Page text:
Nancy Jo Sales on L.A. celeb robbers: “The Bling Ring kids were depressed”

The "Bling Ring" reporter speaks to Salon about the movie, Paris Hilton -- and why she feels for the thieves VIDEO

Topics: Video, nancy jo sales, The Bling Ring, alexis neiers, Sofia Coppola,

Nancy Jo Sales on L.A. celeb robbers: "The Bling Ring kids were depressed" (Credit: Johansen Krause)

One of the summer’s most anticipated films not about superheroes or space voyagers is Sofia Coppola’s “The Bling Ring,” the story of a group of young people who begin robbing the homes of celebrities. Among the victims of the fame-obsessed cabal: Paris Hilton, Lindsay Lohan, “O.C.” star Rachel Bilson and “Hills” personality Audrina Patridge, all of whom had clothes or jewelry stolen. It’s the ultimate story for the TMZ age — and it’s all based on a true story.

 

 

The teens are also the subject of a new book by Nancy Jo Sales titled “The Bling Ring: How a Gang of Fame-Obsessed Teens Ripped Off Hollywood and Shocked the World.” Sales reported on the so-called Bling Ring in a 2010 Vanity Fair piece, which focused in particular on Alexis Neiers, a beautiful and troubled teen whose arrest coincided with the taping of a reality show on E! called “Pretty Wild.” (Neiers, who has protested her innocence, pleaded guilty — and was in the jail cell next to Lindsay Lohan’s.)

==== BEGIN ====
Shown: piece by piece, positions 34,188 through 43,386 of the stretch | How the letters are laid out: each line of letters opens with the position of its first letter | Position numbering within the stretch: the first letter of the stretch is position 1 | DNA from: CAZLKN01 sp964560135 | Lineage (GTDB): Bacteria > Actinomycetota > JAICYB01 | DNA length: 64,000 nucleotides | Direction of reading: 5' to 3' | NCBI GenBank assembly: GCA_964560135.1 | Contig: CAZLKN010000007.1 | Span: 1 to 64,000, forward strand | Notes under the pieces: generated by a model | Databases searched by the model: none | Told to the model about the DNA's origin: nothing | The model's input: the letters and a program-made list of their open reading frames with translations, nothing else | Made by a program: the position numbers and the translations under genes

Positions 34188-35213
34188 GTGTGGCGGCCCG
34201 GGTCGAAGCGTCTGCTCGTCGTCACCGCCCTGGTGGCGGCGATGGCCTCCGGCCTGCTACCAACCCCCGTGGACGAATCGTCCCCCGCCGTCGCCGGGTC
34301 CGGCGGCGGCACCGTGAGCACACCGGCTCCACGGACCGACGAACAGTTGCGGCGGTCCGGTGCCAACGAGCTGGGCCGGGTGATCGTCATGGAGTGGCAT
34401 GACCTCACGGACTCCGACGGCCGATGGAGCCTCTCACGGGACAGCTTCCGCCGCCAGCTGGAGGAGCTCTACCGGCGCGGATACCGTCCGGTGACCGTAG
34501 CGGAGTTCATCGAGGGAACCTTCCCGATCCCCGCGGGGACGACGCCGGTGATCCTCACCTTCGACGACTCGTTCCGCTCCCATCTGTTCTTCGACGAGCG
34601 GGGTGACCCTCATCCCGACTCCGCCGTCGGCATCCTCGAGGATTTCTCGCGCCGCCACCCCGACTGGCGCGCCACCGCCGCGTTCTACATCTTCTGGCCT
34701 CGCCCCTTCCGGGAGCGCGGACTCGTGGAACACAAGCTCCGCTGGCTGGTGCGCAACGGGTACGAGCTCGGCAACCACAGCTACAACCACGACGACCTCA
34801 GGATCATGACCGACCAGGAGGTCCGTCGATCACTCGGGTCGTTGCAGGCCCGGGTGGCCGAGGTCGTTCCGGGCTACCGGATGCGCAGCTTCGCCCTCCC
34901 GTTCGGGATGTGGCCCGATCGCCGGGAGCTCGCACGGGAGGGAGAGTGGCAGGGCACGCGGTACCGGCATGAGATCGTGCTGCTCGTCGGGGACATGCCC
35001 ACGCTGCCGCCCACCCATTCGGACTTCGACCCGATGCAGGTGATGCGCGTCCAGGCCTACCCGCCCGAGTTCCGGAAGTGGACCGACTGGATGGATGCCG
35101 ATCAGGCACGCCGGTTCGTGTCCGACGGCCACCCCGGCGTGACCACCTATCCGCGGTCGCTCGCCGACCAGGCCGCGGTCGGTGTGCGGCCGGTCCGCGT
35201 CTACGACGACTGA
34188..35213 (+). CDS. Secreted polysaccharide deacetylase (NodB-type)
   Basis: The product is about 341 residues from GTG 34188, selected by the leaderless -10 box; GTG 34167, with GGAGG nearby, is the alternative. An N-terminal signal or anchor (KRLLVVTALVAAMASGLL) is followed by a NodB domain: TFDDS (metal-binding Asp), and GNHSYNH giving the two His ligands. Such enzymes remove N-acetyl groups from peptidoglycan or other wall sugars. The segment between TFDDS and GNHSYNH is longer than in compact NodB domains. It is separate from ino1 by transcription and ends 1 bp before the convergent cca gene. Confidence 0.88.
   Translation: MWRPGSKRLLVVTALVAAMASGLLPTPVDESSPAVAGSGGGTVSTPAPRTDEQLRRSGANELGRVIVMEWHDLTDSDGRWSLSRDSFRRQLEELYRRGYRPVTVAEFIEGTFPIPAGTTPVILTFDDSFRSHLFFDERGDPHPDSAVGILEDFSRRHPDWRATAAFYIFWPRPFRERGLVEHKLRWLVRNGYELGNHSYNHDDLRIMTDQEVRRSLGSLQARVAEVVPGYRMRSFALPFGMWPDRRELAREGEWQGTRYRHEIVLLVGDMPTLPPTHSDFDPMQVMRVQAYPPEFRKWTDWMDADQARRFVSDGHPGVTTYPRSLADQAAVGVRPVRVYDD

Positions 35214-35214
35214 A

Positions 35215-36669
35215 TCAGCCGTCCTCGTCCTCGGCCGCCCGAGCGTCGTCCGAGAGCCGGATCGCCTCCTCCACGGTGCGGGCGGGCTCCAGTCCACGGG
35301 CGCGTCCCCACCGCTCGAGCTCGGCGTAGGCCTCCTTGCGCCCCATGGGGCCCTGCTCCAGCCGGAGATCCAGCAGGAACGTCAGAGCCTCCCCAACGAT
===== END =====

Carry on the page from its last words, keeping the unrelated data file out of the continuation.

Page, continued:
With the benefit of time, Sales broadened her scope in the new book, which alternately reads like true-crime novel and social commentary. She looks at the strange and conflicting legal advice some of the Bling Ring received from starstruck counsel, examines the degree to which celebrity worship peaked in the mid-to-late 2000s and how it warped the psyches of teens in and out of the L.A. cabal, and describes the aftermath of the Vanity Fair piece (as documented in a viral clip of Alexis Neiers recording voicemail after voicemail to “Nancy Jo” claiming, among other things, that the reporter had gotten her footwear wrong). No matter — Neiers, Sales reports, served as a consultant on the Sofia Coppola film. Sales told Salon that no one involved in the Bling Ring case served more than two years and that she recently saw ringleader Rachel Lee (who was released after the book went to print) photographed in a nightclub on Instagram. Sales spoke to Salon about what the movie will get right, her part in discovering Paris Hilton in 2000 and why the Bling Ring are the ultimate American characters.



To what degree were you worried about the veracity of the film? You spent a great deal of time reporting an article and then a book on the subject, and it must be nerve-wracking to see it become a work of fiction.